Climate change will increase existing social inequalities - James Shaw

11:37 am on 1 March 2022

The Climate Change Minister says New Zealanders will need to make major changes to how they live to keep climate emissions in check.

Roads around Buller are impassable after heavy rains.

Canterbury University professor of politics Bronywn Hayward, who contributed to the latest IPCC report, said the repeated recent flooding on the West Coast was one example of the world's changing climate. Photo: Supplied / Civil Defence

James Shaw said the latest Intergovernmental Panel on Climate Change (IPCC) assessment report showed more floods, droughts, storms and wildfires would hit this country in the coming years.

He said the next 10 years would be make-or-break for whether or not global warming could be limited to 1.5C - a rise which would still cause major effects.

"This latest report is unequivocal about the adverse impacts of climate change and how we'll need to adapt the way we live in a warmer world."

Shaw told Morning Report the report focussed primarily on how humans needed to adapt to the effects of climate change that were already happening.

"Most of the previous reports have dealt primarily with stopping us from putting the pollution into the atmosphere in the first place."

The report, which has been has been signed off by 200 governments globally, found report found human-induced climate change was causing dangerous and widespread disruption in nature and affecting people's lives - despite efforts to reduce the risks.

Shaw said the report was the first to have a specific chapter addressing the effects of climate change in New Zealand and Australia, which he summarised as falling into two categories: Geological and weather-related events, and impacts on people.

Examples of the first included more severe droughts and cyclones as well as glacier retreat, he said, while the second was related to the increased social inequalities climate change would bring into starker relief.

"It is, I guess, what you might describe as a threat multiplier, so all of these conditions already exist but it's just making them much, much worse."

Canterbury University professor of politics Bronywn Hayward was one of the New Zealand researchers involved, and co-led the report's chapter on Cities and Infrastructure.

She told Morning Report the report found about 40 percent of the world's population - or 3.5 billion people - were now "highly-vulnerable" to climate change.

"In the middle of war and pandemics it's yet more bad news."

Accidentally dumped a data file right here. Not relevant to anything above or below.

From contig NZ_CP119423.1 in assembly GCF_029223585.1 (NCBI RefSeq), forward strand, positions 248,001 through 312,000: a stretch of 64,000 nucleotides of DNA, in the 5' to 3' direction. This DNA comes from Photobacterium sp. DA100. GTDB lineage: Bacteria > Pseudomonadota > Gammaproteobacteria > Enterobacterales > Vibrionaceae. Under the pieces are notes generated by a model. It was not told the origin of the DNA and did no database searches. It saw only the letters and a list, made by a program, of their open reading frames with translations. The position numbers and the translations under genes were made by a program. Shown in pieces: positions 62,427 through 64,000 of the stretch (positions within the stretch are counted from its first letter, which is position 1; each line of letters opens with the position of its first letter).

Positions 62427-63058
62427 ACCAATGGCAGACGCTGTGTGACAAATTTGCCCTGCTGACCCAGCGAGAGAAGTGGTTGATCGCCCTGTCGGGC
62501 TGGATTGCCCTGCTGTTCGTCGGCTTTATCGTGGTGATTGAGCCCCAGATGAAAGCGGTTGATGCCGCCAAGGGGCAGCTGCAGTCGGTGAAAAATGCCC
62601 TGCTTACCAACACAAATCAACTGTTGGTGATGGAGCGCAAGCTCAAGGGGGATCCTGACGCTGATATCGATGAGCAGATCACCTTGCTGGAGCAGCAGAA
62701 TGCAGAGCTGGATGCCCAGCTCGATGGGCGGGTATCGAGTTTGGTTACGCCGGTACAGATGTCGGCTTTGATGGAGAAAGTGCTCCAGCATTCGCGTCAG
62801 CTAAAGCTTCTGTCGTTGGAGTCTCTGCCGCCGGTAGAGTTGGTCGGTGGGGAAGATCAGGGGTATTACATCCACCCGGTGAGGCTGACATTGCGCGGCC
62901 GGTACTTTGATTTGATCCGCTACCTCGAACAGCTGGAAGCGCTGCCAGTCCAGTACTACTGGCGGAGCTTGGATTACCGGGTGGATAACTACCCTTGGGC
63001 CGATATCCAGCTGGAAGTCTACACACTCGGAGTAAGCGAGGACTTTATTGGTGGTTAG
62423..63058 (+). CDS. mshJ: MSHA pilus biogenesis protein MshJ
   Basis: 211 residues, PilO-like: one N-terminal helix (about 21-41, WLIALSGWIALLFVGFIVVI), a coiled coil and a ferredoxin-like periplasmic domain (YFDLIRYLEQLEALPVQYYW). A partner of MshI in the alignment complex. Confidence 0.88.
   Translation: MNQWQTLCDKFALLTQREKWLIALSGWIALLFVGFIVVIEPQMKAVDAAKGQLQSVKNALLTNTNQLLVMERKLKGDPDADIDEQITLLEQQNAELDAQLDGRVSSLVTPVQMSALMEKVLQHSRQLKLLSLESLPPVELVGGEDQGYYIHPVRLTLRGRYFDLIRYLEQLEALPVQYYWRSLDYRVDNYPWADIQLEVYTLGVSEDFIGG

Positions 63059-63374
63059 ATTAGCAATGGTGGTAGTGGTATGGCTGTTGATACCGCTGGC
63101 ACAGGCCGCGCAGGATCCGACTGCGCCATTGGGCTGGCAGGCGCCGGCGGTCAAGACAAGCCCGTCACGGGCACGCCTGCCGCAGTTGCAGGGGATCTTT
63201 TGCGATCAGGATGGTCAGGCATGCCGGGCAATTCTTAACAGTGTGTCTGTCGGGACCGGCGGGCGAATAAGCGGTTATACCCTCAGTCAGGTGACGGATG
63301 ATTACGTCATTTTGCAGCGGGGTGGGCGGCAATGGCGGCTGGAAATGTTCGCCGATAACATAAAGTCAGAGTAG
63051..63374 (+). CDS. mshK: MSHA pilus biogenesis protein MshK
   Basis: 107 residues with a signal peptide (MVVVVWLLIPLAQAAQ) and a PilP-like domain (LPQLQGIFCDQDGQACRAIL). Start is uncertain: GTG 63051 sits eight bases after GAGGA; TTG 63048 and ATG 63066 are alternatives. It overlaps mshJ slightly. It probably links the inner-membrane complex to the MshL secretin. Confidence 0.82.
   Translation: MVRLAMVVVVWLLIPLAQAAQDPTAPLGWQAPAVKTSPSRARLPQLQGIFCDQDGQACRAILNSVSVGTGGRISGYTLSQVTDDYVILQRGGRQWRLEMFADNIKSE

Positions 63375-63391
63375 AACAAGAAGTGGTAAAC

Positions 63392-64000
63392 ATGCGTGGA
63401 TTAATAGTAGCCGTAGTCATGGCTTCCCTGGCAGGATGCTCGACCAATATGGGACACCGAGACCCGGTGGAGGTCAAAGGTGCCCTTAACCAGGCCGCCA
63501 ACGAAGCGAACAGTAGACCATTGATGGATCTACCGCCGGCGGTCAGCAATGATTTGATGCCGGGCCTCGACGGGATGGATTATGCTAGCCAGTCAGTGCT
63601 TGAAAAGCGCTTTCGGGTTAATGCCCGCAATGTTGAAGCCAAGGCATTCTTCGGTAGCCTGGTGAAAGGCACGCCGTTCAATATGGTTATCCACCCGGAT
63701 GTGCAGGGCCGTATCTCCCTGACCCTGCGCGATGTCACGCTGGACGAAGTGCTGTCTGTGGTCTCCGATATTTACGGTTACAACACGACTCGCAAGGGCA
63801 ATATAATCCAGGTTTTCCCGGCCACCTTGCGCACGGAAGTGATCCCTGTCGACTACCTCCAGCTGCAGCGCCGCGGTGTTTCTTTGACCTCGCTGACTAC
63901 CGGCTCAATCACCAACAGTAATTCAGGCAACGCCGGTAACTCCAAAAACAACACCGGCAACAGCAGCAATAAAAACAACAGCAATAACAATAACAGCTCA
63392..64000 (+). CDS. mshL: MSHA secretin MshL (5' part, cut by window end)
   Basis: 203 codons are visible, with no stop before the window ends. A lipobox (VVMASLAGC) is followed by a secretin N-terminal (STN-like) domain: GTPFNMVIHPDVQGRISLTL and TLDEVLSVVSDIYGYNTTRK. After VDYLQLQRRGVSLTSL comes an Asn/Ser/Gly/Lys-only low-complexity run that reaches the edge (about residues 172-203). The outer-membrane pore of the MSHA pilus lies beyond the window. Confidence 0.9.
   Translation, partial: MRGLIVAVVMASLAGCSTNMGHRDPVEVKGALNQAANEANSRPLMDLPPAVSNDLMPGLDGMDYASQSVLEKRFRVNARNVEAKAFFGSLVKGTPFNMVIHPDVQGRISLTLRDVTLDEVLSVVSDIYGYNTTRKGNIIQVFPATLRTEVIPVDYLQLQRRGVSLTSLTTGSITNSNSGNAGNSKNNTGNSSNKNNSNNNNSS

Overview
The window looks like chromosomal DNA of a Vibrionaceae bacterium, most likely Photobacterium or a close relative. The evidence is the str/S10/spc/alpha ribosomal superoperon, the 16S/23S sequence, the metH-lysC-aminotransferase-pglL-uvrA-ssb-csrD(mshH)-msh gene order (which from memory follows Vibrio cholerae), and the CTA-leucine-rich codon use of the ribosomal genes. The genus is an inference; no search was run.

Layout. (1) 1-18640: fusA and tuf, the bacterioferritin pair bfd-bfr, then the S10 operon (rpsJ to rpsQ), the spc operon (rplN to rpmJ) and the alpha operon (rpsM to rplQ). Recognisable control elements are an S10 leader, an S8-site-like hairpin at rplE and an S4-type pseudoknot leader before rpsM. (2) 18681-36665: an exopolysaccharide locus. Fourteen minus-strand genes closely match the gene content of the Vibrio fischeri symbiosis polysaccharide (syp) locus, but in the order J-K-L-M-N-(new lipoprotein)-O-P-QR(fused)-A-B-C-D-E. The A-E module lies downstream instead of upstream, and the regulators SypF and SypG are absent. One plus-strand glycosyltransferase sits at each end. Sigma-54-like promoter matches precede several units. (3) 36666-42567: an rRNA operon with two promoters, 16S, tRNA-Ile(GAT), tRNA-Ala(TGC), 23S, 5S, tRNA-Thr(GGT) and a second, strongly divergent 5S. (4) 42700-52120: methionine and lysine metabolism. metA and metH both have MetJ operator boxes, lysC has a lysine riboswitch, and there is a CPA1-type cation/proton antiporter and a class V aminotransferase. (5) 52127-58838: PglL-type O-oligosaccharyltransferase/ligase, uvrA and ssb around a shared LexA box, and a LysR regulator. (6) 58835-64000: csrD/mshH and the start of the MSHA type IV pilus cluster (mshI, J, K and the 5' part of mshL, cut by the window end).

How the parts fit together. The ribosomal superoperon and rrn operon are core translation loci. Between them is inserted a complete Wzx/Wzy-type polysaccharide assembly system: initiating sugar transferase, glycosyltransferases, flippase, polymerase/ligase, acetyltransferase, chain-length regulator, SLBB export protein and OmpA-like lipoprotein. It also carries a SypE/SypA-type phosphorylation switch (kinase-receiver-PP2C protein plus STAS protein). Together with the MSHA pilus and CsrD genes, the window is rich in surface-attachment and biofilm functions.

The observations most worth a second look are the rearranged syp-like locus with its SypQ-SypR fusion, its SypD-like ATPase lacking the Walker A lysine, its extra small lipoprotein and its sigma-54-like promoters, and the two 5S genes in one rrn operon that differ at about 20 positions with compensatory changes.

Hayward said while a lot of countries and cities had begun developing climate change adaption or mitigation plans, not many of them had put those plans into practice.

"The science evidence is telling us that we're moving much more quickly than we expected to reach the limits of what we can adapt to, certainly as individuals."

She cited the repeated flooding on the South Island's West Coast and the current weather on Queensland's east coast as examples of effects being seen locally.

"It's really significant now that we take action to protect our communities and that's one of the big focuses of this particular report."

Building seawalls and planting large blocks of forest wasn't enough, Hayward said.

New Zealand needed to think about the "social infrastructure" it would need to support its population from the worst effects of climate change and to ensure "that every new build that we do is now focused on a rapidly-changing climate, so that we're not locking in problems of the past".

It was also important to work "with nature" she said: "So thinking about how we can plant and design communities and cities right now to start absorbing water, keeping the cities cool."

Hayward said that work needed to be done immediately as a lot of nature-based solutions would become less effective if global warming exceeded 2C.

"We really need to spend the money now, to take the action now to protect our communities and we can't put it off any longer."

Shaw said the draft Emissions Reduction Plan, which will outline how the government intends to curb emissions, would soon be released for the public to comment on.

A separate draft national adaptation plan, which aimed to help New Zealand adapt to climate change, was due out in August, he said.

"It'll be the first of its kind in New Zealand ... it builds on the risk assessment that we did in 2020."

He said New Zealand had been slow to get started on addressing the social infrastructure it would need to deal with climate change, so laying down that legislative and institutional infrastructure needed to be prioritised.

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